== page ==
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A Chorus Line Returns to Broadway!

by Dr. Roberta E. Zlokower
February 1, 2007
Gerald Schoenfeld Theatre
236 West 45th Street
New York, NY 10036
(212) 239-6200
About the Author:


A Chorus Line
(A Chorus Line Website)

Conceived and Originally Choreographed by
Michael Bennett
Book by James Kirkwood & Nicholas Dante
Music by Marvin Hamlisch
Lyrics by Edward Kleban
Originally Choreographed by Bob Avian

With:
Ken Alan, Grant Turner, Michelle Aravena, David Baum,
Michael Berresse, Mike Cannon, E. Clayton Cornelious, Natalie Cortez, Charlotte D'Amboise, Mara Davi, Jessica Lee Goldyn, Deidre Goodwin, Tyler Haynes, Nadine Isenegger, Pamela Jordan, Paul McGill,
Heather Parcells, Michael Paternostro, Alisan Porter, Jeffrey Schecter, Lisa Ho, Jason Tam, Chryssie Whitehead,
Tony Yazbeck, (plus 2 swings)

At
Gerald Schoenfeld Theatre
236 West 45th Street
NY, NY
212.239.6200

Directed by Bob Avian
Producer: Vienna Waits Productions
Scenic Design: Robin Wagner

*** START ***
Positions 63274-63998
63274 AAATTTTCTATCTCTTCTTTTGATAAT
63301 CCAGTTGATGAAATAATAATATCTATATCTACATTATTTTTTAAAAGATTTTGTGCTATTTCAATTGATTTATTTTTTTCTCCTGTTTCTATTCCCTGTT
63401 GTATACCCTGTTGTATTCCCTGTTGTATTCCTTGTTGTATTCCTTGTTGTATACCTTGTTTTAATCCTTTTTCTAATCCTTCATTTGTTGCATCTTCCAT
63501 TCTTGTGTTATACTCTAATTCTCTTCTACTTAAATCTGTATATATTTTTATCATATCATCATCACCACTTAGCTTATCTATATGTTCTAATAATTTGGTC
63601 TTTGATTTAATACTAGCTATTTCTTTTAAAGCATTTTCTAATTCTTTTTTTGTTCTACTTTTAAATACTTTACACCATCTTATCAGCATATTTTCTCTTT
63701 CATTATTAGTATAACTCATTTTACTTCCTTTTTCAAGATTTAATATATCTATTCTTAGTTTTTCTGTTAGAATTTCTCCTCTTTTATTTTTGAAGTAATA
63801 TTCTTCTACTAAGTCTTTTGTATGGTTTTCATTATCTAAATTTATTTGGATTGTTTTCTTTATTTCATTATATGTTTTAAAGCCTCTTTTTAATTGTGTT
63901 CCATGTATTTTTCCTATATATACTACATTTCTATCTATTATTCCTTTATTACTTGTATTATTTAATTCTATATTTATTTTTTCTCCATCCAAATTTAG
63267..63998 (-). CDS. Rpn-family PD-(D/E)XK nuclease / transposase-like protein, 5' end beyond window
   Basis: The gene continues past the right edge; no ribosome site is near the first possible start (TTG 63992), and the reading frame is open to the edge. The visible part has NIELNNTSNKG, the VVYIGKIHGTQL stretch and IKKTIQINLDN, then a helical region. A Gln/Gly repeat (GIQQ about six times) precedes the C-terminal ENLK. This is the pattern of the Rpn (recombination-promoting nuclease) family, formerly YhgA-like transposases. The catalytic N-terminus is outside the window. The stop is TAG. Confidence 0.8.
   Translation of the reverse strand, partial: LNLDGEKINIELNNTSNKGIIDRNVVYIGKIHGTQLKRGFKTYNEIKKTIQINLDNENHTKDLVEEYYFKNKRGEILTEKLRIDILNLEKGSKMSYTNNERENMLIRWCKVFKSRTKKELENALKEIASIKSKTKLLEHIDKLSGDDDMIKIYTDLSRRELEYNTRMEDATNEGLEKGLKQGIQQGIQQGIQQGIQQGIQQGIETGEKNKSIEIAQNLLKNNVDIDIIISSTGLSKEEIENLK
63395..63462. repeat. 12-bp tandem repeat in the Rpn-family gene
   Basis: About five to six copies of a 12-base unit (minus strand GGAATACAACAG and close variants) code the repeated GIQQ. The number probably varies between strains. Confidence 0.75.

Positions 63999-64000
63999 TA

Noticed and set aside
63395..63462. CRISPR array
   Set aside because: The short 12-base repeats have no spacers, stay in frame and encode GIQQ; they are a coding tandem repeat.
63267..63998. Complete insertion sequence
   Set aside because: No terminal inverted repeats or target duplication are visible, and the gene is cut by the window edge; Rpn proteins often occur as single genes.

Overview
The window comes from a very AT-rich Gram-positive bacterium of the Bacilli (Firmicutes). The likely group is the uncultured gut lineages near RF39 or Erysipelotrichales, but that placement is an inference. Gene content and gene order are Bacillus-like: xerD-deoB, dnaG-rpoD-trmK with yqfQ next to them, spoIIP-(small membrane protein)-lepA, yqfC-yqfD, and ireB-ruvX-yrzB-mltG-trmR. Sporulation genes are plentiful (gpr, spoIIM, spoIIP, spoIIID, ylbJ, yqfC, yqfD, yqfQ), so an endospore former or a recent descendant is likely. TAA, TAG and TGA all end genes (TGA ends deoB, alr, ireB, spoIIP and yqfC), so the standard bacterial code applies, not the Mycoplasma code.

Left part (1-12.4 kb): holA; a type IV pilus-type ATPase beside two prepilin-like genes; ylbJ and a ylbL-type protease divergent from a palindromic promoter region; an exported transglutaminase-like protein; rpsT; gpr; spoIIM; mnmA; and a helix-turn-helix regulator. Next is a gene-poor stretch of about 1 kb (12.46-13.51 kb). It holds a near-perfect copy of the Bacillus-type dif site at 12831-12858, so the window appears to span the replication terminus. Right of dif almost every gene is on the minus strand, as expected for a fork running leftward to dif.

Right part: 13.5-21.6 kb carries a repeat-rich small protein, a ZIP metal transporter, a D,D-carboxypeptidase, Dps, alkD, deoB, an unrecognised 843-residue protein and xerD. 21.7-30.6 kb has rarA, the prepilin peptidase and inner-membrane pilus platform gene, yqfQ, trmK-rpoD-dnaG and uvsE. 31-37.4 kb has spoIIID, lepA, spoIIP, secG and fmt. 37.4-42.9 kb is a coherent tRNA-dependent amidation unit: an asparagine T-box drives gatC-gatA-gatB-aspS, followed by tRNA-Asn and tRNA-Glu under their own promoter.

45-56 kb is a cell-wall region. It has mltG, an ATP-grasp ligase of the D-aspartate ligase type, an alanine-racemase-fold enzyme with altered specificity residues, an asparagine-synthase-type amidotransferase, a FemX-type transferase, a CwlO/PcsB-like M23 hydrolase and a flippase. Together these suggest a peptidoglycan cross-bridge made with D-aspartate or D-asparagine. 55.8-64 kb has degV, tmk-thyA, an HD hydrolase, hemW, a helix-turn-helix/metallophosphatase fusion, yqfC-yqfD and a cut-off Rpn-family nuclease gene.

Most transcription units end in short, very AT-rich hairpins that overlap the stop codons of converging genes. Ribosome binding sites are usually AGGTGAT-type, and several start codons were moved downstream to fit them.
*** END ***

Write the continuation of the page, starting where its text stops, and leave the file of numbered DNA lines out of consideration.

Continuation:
Costume Design: Theoni V. Aldredge
Lighting Design: Tharon Musser
Lighting Adapted by Natasha Katz
Sound Design: Acme Sound Partners
Music Direction & Supervision by Patrick Vaccariello
Orchestrations by Jonathan Tunick, Bill Byers, & Hershy Kay
Vocal Arrangements by Don Pippin
Choreography Re-Staged by Baayork Lee
Dance Captain: Michael Gorman
Conductor: Patrick Vaccariello
Press: Barlow*Hartman


Robert Abrams' review of A Chorus Line
It seemed like an advanced modern jazz class, large dance studio, mirrors, a teacher shouting, "From the top, 5, 6, 7, 8…", but this was something big. This was Broadway, and it soon became clear that these dancers were in sync, professional and auditioning for a show. They were great dancers, had spunk, were of a variety of size, ethnicity, sophistication, confidence, and body language; that is, when they were not dancing. When they danced in unison, they reminded me of The Rockettes at Radio City, a line dance of precision, perfection, and pizzazz. But, verve soon turned to vulnerability, and it was clear that only eight dancers would be chosen of about seventeen.

What was also clear was my memory of the original show, and my yearning for more of the main theme song and "dressed-up dancing". I remember being disappointed that there were not at least fifteen minutes of One, Marvin Hamlisch and Edward Kleban's explosive theme song that signifies this show in all its incarnations. However, there are other memorable songs, sung in the 70's audition clothes (that re-create the 1975 costumes of the original show that ran straight through 1990). In fact, there were even two actors in the current show that this page has reviewed in recent years (Charlotte D'Amboise and Diedre Goodwin in Chicago and Ms. D'Amboise in Contact), so memories abounded.